Boeing Subsidiary's New X-Plane Sprints to Next Design Phase

The project aims to design, build and fly an speedy aircraft that doesn't rely on a runway for takeoff and landing.

Boeing subsidiary Aurora Flight Sciences has wrapped up the conceptual design review for a new high-speed X-plane that can liftoff vertically. So far, the development has been a success, and the concept has been chosen to continue work on a preliminary design review.

The X-plane is being developed for DARPA's SPRINT program, which stands for Speed and Runway Independent Technologies. The project aims to design, build and fly an aircraft that is fast and doesn't rely on a runway for takeoff and landing.

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    Aurora's concept is a low-drag, fan-in-wing demonstrator that integrates a blended wing body platform, combining the agility of a VTOL, a vertical takeoff and landing aircraft, with unprecedented speed.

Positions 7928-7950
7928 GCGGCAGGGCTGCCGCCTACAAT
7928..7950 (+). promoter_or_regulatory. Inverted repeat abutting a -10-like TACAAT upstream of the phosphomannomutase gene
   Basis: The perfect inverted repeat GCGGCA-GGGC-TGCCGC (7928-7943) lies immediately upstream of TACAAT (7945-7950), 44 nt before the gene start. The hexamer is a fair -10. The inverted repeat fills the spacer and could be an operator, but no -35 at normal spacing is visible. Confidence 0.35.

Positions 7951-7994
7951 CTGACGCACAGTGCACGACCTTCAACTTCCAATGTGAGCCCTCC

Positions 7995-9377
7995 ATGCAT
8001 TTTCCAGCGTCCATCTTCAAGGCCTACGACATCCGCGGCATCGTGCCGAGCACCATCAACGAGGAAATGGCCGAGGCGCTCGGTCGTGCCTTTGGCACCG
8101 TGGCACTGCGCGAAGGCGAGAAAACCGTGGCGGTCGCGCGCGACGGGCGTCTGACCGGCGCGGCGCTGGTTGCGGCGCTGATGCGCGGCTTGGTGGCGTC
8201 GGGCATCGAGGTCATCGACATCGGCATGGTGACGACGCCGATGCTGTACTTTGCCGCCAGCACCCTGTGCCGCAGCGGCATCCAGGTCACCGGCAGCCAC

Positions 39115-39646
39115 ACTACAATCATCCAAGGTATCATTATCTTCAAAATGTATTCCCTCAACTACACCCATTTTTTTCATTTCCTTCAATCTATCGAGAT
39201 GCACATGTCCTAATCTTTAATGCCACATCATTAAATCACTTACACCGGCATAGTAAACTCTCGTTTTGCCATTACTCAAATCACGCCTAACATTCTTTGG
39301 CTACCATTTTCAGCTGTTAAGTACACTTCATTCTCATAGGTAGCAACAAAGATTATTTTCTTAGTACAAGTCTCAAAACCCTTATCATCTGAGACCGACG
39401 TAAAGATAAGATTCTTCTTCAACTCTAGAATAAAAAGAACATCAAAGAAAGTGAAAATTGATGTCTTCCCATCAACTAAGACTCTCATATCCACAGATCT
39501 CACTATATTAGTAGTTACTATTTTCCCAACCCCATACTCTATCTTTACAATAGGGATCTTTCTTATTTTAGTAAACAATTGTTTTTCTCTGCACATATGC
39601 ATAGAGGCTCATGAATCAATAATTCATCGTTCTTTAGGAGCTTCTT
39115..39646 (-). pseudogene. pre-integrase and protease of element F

The blended wing platform can reach a 450-knot cruise speed, and embedded lift fans have integrated covers that enable a smooth transition from vertical to horizontal flight. The aircraft isn't just a VTOL. It can also perform short takeoff and vertical landings (STOVL), super short takeoff and landings (SSTOL), and conventional takeoff and landings.

    According to new renderings, the demonstrator aircraft has three lift fans, a refined composite exterior and an uncrewed cockpit. Aurora specified three lift fans to simplify the demonstrator and streamline its path to flight test. 

    The team will lean on existing engine solutions to shorten development risk and timelines. Aurora expects the preliminary design review to be completed in 12 months, with the first flight coming within three years. 

    The technology could be scaled to four or more lift fans to meet future aircraft requirements. Also, while Aurora picked an uncrewed demonstrator to make testing easier and less risky, the fan-in-wing technology could transfer to crewed aircraft.

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